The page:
An investigation by the online publication Middle East Eye has revealed that the British energy giant BP secured an agrement with the Egyptian government that gives the company 100 percent of profits, after paying royalties and taxes.
Analysts said the terms of the agreement, which was negotiated for 20 years, reflect an Egypt “desperate” for gas and a sector run “incompetently” for years.
Al Jazeera spoke to the article’s author Dania Akkad to learn more about her report.
In your investigation, you reveal some of the terms for Egypt in the latest agreement between Egypt and BP. At a high level, this report suggest this is the result of gross negligence?
Analysts I spoke to were divided. One said Egypt had little choice. Its indebtedness and immediate need for gas meant that it was in no position to bargain.
Others said it was at best gross mismanagement, and at worst the result of corruption. Certainly, top officials allowed the country to become deeply indebted to multinationals, without securing enough gas for Egyptians.
If Egypt is so severely in debt, and we know it has poor energy-related infrastructure and BP is making a $12-bn investment, could it not be the case that these are the best possible terms of a deal for the Egyptians?
It’s not so much that this latest deal, by itself, is shocking given the country’s current situation. But what’s critical is that it comes at the end of 20 years of bartering that has seen Egypt get increasingly less profit for the two concessions involved.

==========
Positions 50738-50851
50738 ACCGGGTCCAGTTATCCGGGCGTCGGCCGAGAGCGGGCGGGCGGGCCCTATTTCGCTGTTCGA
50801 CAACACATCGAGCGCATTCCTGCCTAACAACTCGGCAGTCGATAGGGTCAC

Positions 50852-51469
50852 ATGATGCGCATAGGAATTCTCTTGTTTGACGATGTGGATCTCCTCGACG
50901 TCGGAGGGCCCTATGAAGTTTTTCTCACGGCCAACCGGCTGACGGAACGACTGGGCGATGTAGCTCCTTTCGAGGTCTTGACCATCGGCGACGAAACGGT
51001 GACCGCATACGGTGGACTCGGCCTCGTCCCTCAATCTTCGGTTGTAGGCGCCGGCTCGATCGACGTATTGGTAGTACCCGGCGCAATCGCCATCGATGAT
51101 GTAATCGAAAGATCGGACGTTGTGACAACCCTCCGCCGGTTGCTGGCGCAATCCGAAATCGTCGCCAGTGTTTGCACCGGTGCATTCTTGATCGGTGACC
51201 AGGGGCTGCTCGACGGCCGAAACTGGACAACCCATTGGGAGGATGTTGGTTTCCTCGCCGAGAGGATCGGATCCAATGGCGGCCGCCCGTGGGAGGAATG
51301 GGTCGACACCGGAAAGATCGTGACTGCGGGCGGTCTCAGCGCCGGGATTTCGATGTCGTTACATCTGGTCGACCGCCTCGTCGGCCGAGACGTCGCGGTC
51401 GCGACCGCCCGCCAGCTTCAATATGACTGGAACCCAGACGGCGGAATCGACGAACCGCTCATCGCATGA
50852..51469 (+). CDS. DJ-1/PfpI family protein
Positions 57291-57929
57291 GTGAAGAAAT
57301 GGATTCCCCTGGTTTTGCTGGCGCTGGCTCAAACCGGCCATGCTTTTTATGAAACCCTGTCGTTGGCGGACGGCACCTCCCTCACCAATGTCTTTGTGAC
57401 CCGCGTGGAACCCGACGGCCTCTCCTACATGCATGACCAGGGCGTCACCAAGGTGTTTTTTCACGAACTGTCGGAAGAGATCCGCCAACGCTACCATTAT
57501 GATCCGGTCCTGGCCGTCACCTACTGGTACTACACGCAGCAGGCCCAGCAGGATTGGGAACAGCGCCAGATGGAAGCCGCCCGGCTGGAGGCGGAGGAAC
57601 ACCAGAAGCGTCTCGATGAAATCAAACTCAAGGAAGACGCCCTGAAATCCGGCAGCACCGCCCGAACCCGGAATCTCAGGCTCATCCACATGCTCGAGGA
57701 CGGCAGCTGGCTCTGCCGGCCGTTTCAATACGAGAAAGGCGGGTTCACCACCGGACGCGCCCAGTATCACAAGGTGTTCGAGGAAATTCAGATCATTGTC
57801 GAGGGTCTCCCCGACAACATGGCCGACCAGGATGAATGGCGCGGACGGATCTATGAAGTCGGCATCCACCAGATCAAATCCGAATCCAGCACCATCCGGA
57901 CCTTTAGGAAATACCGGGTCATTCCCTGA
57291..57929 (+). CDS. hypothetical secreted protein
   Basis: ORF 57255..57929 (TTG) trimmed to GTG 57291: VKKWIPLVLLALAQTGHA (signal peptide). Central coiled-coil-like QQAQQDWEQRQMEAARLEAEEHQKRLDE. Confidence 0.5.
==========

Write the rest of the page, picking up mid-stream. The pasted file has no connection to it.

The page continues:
The type of agreement that’s now being used is one in which countries don’t typically receive profits, only taxes, royalties and, potentially, a bonus.
But the question one of my key sources raised was, ‘What could Egyptians have had if the sector had been run competently?’ He and other insiders who have analysed the past contracts believe the country has missed out on $32-bn in profits and a stable supply of gas at a time when blackouts are common.
How do you think Egyptians will react? What are you hearing since you published the story?
If our reports reach Egyptians, I would imagine they would react with a combination of anger and weary resignation, but little surprise.
In the coming months, all citizens of whatever political background will likely suffer through another summer with powercuts.
They are paying the price and their lives will be impacted by these deals over which they have little, if any, control. I have had several emails from Egyptians who were not surprised by our report, but were eager for more details about the agreement.
We didn¹t hear from the Egyptian government on this story. Did they respond?
We gave them every opportunity. I sent a list of nine questions to the CEO of EGPC (Egyptian General Petroleum Corporatation) last week. I received confirmation from his assistant that my questions were received, but we have not received any answers to date. We would be eager to see them.